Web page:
Plants will start developing roots as soon as they get in there. Some of the leaves might turn yellow or even fall – this is perfectly normal, so do not worry about it. The first few weeks are less likely to bring in a significant growth – it does not mean that your plants are dying though. If you add them early, they will catch up with the process fairly fast, so they are ready to absorb fish waste straight away.

Some experts rely on growth stimulants, which will also help. Make sure you opt for something organic – you do not want any toxic chemicals in the environment. Luckily, many of them are harmless to fish and they can even help with bacteria. As for how much stimulant to add, simply read the instructions – it depends on the size of the system and the amount of water.

Suggested article: 11 Best Plants For Aquaponics: Best Options & Less Common Plants

aquaponics with the growth of strawberries

How to monitor the aquaponics cycling process

The aquaponics cycling process should be monitored to ensure you do it by the book. Normally, the process lasts anywhere between four and six weeks. With these thoughts in mind, you will have to find a method to identify what phase you are at. There are simple ways to do it – most commonly, you need to monitor the water.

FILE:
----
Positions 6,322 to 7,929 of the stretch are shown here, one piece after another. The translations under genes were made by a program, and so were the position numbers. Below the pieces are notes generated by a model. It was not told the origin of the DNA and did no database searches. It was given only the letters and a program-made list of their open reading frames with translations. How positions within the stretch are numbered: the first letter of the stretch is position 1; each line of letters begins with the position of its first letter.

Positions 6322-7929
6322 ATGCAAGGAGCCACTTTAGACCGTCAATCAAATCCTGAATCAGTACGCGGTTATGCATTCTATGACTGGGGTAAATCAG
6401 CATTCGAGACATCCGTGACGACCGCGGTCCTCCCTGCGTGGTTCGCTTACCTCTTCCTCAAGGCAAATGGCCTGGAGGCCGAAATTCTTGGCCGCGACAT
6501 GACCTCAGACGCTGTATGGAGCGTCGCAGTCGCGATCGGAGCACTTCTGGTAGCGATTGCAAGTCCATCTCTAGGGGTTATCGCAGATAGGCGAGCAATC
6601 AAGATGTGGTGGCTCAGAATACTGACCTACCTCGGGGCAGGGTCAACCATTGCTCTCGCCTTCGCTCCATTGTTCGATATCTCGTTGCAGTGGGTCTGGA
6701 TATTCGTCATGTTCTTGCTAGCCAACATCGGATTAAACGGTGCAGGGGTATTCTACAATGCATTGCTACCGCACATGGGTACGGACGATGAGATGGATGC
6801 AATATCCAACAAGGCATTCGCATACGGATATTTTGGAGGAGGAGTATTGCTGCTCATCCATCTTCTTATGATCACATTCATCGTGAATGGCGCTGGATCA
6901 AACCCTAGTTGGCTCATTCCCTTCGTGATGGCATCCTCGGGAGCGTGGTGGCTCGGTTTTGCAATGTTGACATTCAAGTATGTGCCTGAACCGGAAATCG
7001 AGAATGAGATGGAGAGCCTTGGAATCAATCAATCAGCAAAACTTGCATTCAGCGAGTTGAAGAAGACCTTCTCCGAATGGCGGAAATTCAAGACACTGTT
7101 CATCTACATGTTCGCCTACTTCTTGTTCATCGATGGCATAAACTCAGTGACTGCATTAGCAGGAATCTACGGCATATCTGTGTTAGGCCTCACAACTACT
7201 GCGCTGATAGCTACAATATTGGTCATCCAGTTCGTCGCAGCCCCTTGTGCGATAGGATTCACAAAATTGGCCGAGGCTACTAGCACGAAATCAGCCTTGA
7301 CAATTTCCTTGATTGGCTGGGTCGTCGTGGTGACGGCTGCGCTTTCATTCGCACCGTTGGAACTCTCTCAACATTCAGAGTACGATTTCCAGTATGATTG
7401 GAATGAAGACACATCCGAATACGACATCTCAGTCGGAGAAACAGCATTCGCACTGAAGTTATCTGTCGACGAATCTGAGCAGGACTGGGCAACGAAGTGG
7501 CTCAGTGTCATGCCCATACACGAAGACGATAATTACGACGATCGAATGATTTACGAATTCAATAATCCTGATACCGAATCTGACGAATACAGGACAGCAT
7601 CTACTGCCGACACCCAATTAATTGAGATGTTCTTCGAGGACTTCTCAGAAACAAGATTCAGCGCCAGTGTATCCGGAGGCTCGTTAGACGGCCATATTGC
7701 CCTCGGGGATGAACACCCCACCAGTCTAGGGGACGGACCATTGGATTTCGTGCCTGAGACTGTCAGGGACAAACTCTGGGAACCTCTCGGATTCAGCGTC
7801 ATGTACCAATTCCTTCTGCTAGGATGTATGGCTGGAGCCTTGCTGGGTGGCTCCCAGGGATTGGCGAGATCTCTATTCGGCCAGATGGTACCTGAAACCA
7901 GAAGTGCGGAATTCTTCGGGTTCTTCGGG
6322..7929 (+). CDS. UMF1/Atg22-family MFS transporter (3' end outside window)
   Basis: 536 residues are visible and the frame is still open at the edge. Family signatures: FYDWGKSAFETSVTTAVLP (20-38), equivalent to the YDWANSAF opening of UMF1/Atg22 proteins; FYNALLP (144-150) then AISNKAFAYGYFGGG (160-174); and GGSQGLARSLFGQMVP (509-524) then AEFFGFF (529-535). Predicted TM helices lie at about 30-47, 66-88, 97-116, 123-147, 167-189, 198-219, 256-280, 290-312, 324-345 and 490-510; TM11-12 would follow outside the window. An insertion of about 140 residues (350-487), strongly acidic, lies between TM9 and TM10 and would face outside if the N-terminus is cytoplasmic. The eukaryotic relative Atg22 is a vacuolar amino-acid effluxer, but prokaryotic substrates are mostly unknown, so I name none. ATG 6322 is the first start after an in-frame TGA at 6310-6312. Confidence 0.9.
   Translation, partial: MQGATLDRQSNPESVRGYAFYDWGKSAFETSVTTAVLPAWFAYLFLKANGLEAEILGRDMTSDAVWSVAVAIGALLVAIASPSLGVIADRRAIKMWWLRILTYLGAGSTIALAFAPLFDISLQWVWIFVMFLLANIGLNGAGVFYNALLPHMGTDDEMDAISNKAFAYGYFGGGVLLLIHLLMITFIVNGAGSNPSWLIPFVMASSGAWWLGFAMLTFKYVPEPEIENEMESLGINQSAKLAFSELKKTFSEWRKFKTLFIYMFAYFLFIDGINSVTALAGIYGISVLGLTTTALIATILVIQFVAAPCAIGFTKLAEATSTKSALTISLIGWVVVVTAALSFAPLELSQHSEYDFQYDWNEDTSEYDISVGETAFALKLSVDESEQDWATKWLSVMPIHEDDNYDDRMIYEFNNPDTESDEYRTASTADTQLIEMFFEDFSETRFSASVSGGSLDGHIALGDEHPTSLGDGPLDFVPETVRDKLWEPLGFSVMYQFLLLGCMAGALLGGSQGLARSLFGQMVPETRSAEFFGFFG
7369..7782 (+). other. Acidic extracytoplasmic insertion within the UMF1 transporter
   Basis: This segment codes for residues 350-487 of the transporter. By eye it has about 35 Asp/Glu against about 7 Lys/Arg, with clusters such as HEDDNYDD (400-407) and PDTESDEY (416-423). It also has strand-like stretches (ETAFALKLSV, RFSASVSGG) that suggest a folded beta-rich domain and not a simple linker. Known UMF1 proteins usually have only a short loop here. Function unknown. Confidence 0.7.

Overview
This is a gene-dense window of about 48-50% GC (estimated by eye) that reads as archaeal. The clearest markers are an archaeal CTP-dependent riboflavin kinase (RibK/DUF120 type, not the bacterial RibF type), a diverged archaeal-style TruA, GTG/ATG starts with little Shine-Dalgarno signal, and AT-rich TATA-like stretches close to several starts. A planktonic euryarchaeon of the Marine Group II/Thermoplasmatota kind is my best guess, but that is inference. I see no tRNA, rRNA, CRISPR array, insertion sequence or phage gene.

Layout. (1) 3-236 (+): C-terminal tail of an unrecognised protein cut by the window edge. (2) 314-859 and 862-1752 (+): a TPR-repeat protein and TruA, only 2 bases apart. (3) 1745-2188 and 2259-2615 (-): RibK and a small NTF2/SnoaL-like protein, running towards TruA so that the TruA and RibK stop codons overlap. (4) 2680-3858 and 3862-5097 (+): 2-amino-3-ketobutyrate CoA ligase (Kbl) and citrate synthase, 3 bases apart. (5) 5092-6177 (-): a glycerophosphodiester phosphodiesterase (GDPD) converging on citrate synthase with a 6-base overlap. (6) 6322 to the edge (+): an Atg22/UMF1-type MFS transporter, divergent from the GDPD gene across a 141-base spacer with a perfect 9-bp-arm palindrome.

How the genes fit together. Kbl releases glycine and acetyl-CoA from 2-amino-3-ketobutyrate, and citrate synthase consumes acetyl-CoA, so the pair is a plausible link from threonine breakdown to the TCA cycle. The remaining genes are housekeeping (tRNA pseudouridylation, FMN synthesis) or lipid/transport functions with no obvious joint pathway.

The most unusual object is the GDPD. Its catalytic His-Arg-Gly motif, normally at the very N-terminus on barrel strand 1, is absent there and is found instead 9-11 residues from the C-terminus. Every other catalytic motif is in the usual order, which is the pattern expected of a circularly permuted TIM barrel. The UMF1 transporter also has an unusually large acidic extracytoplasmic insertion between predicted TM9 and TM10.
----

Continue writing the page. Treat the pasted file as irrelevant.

Keep an eye on the pH, nitrate, nitrite and ammonia. Make sure these components are in the optimal range. If they are not, you may need to take some action. Checking the water on a daily basis will show you significant changes, which can be interesting to observe. You will not be able to do all these without a testing kit.

Reach the required range and you are done. At this point, the system is well cycled. You can add more fish in a gradual manner – they do not require much more monitoring. The process is mandatory to ensure a good start in this venture – whether you do it for yourself or with commercial purposes. Cycling the system right ensures you can reap the benefits of your hard work and investment.

Apart from the above mentioned measurements, you will also need to keep an eye on the water temperature. The temperature must be optimal – mostly for the fish than the plants. You require a proper balance between different organisms. Just like you require a testing kit for the water, you will also have to purchase a submersible thermometer.

What conditions to consider

There are a bunch of environmental conditions you must think about during the aquaponics cycling process and each of them plays a significant role in the process. For instance, the temperature is ideal around 25 to 30 degrees Celsius. Getting out of these limits will affect both the fish and your plants in the long run. Other factors to consider include:

pH – around seven

Chlorine – Fully neutralized

Chloramines – toxic

Light – no UV light during the cycling process

Salinity – usually between zero and six ppt

Dissolved oxygen – more than 80% saturation

Micronutrients – phosphorous is the most important one

Final words

As a short final conclusion, the aquaponics cycling may have a few things in common with the actual system in terms of requirements. But then, it is totally different. You are hoping to grow some beneficial bacteria in the system, so you need to follow the rules associated with them. At the same time, fish and plants will come with a bunch of extra requirements as well, meaning you need to check those out too. Luckily, it is not that difficult to find a middle solution that works for everyone.​